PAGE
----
Six Unforgettable Beaches in Southeast Asia

  • 01 of 06

    Koh Phangan, Thailand

    Koh Phangan
    Jim Doberman/Photographer's Choice RF/Getty Images

    This island in the Southern Gulf of Thailand was once known primarily as King Chulalongkorn’s favorite vacation getaway. In the past 20 years, the place has developed rather rapidly from “backpacker’s best-kept secret” to “tourist hot spot”.

    The tiny island has plenty to offer: pristine beaches made for swimming and snorkeling; accommodations to suit any budget; fun outdoor activities for adults and kids alike; and, for partygoers, Haad Rin’s notorious “Full Moon Parties”: described elsewhere as “a monthly ‘Burning Man’” with a surfeit of trance music, fire-spinners, drugs, and alcohol.

    To get to Kho Phangan, take a bus from Bangkok; this will take you to the provincial capital of Surat Thani, where you can board a ferry to Thong Sala on Koh Phangan.

    Resorts in Koh Phangan

    Guests in Koh Phangan have plenty of resorts to choose from. A short list of hotels and resorts in Koh Phangan follows below.

    Continue to 2 of 6 below.
  • 02 of 06

    Bali, Indonesia

    © Brian Michelsen

    In the 15th century, blue-blooded refugees from the besieged Majapahit Empire took refuge in Bali, bringing with them the court’s artists, priests, musicians, and intellectuals. This exodus, the last gasp of a dying monarchy, left an indelible mark on Bali’s character.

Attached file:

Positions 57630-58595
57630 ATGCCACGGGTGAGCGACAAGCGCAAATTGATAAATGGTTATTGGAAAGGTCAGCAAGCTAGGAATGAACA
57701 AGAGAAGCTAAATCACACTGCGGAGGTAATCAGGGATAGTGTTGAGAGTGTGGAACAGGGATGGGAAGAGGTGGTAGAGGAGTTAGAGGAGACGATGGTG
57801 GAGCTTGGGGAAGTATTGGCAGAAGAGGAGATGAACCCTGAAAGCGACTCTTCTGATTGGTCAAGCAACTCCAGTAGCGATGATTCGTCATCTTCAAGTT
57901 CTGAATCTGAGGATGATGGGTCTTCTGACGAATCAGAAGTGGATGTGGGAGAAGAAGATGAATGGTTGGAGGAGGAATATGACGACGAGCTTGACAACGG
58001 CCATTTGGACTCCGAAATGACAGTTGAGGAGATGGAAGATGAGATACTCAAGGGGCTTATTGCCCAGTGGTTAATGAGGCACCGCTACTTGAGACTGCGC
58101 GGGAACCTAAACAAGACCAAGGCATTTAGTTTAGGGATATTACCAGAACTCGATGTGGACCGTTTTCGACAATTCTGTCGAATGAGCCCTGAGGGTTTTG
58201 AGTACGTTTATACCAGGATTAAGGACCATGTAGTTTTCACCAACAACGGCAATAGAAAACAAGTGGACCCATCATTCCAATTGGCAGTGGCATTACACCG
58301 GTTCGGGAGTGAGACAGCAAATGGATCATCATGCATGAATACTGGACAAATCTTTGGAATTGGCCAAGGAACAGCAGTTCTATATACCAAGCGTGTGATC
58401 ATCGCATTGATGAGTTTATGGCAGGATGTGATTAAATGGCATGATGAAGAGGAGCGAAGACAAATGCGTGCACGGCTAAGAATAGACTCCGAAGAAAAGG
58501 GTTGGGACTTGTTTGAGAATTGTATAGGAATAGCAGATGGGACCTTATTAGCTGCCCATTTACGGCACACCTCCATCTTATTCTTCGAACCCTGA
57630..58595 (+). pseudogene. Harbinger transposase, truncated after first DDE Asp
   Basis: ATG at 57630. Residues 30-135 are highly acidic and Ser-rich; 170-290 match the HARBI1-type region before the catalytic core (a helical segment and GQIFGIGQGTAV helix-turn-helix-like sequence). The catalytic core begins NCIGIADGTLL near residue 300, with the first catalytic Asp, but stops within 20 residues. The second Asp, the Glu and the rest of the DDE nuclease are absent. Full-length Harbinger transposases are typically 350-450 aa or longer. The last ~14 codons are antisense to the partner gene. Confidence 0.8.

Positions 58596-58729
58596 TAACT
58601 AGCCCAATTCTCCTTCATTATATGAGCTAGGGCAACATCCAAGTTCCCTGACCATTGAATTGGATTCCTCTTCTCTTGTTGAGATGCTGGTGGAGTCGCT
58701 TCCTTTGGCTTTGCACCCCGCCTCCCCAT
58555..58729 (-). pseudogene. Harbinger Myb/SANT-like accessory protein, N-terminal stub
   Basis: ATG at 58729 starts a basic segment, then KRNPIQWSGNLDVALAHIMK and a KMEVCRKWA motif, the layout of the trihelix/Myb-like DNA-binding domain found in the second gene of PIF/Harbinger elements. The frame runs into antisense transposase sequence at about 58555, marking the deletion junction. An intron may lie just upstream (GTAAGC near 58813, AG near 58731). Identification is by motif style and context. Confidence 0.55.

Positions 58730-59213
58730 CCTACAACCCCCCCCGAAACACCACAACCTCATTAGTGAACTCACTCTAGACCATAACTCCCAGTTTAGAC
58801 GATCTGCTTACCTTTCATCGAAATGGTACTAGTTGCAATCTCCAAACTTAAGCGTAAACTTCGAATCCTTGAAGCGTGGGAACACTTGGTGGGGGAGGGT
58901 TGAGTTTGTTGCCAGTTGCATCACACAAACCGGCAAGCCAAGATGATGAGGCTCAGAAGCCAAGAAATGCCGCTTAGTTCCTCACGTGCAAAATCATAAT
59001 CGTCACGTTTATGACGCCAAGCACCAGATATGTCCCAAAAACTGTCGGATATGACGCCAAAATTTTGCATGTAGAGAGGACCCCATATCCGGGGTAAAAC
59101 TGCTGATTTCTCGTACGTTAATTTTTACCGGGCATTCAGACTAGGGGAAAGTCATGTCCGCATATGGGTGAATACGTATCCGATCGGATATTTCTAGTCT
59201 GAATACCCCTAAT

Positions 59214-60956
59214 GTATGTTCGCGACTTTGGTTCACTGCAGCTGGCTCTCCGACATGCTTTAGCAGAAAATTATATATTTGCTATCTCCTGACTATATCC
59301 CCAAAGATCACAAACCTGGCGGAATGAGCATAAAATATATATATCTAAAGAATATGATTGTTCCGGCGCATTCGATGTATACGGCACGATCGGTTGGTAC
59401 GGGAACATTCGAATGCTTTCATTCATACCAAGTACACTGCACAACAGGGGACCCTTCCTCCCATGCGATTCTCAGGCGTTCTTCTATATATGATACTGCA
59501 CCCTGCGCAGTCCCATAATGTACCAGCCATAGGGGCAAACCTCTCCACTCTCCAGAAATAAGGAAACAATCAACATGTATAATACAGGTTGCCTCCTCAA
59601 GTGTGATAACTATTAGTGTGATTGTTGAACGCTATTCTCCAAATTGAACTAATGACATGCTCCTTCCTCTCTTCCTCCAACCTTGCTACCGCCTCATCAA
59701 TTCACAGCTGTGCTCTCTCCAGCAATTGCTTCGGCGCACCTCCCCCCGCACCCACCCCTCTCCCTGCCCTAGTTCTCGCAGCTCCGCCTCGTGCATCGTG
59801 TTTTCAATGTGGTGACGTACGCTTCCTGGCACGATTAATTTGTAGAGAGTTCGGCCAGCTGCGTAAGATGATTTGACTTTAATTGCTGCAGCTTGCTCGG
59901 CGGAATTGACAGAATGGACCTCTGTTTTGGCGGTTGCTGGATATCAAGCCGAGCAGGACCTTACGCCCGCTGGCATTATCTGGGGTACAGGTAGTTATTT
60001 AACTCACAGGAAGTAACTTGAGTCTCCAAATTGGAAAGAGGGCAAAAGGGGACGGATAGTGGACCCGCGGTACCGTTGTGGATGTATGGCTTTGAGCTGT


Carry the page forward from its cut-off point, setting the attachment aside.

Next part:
Recent events notwithstanding, Bali is still a prime destination for tourists seeking cheap prices, a rich local culture, beautiful beaches (the surfing in Bali is world-class), raucous nightlife, delicious food, and free-flowing Bintang Beer – all ingredients for a fun, fun time. The Bali away from the beach is interesting, too: visit the Monkey Forest in Ubud or Taman Burung Bali Bird Park to see what we mean.

    You can’t help but be affected by the island’s culture – from the intricate kecak and fire dance in Pura Luhur Uluwatu to the profusion of picturesque temples, Bali’s traditions befit its status as the last remnant of an ancient Hindu empire. The paradox of Bali – its oneness with nature and its traditions, plus its energetic tourist scene – makes the island one of Asia’s most interesting places to visit.

    Bali is serviced by Denpasar’s Ngurah Rai airport, which can be reached from major Indonesian cities, as well as major transport hubs in Asia and Australia.

    If you're like most visitors to Bali, you'll see it first from an airplane touching down at Ngurah Rai international airport (IATA: DPS). Ngurah Rai is reachable from Hong Kong (compare prices), Singapore (compare prices) and the US: Los Angeles (compare prices), San Francisco (compare prices), and New York (compare prices).

    More About Bali

    Read our Introduction to Bali to get your bearings on the island’s geography and culture. There’s a lot to see, from the tourist hotbed of South Bali to the laid-back, artist-y hills of central Bali.